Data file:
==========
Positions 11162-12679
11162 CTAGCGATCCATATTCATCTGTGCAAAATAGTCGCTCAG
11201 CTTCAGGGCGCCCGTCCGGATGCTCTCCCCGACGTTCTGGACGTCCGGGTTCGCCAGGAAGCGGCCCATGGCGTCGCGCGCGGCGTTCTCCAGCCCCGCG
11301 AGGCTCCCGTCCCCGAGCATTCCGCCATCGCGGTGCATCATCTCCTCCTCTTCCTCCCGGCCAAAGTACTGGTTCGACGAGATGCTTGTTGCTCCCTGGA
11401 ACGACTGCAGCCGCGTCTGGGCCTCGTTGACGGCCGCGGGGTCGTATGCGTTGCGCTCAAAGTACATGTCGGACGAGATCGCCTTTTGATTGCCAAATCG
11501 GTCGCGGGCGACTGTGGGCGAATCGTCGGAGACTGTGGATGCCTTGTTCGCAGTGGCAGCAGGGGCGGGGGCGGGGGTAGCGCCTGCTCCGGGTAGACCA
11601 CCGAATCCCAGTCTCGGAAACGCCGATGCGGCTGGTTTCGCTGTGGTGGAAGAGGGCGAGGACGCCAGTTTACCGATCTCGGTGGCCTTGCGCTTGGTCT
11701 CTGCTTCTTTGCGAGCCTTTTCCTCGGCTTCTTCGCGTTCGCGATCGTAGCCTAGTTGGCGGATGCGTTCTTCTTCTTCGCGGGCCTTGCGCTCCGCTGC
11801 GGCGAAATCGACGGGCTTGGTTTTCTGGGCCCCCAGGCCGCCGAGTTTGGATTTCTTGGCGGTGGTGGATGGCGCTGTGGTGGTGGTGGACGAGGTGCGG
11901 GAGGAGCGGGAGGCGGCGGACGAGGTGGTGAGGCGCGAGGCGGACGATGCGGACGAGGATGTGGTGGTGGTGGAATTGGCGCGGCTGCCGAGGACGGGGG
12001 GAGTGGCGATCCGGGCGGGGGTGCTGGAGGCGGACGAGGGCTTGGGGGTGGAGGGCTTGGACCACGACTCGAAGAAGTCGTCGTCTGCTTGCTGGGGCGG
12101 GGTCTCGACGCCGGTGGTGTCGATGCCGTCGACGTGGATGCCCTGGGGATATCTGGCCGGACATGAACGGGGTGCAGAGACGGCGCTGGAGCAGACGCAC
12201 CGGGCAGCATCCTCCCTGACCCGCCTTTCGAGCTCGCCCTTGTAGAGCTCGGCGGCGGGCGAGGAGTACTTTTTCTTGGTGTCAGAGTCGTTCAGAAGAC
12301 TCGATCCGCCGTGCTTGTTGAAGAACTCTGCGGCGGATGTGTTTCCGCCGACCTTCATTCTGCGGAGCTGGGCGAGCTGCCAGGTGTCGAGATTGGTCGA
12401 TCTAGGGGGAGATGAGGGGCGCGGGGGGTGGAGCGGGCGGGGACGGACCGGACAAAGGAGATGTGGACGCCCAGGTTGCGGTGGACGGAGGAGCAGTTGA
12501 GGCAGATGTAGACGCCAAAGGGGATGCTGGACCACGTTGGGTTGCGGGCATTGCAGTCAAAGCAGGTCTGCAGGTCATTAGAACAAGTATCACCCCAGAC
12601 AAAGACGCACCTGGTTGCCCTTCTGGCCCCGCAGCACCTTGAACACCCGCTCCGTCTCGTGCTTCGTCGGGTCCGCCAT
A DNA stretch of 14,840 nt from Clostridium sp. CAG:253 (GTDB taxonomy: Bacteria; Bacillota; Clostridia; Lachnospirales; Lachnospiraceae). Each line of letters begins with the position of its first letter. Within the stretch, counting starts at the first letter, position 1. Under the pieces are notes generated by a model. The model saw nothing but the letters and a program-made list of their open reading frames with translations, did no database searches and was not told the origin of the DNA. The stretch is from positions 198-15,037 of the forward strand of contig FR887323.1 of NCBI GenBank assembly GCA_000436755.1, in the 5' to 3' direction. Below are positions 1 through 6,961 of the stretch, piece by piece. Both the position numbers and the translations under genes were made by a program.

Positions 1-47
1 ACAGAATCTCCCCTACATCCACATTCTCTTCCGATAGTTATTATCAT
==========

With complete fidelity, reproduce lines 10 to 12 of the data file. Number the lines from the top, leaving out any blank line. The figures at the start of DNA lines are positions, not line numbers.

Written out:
11901 GAGGAGCGGGAGGCGGCGGACGAGGTGGTGAGGCGCGAGGCGGACGATGCGGACGAGGATGTGGTGGTGGTGGAATTGGCGCGGCTGCCGAGGACGGGGG
12001 GAGTGGCGATCCGGGCGGGGGTGCTGGAGGCGGACGAGGGCTTGGGGGTGGAGGGCTTGGACCACGACTCGAAGAAGTCGTCGTCTGCTTGCTGGGGCGG
12101 GGTCTCGACGCCGGTGGTGTCGATGCCGTCGACGTGGATGCCCTGGGGATATCTGGCCGGACATGAACGGGGTGCAGAGACGGCGCTGGAGCAGACGCAC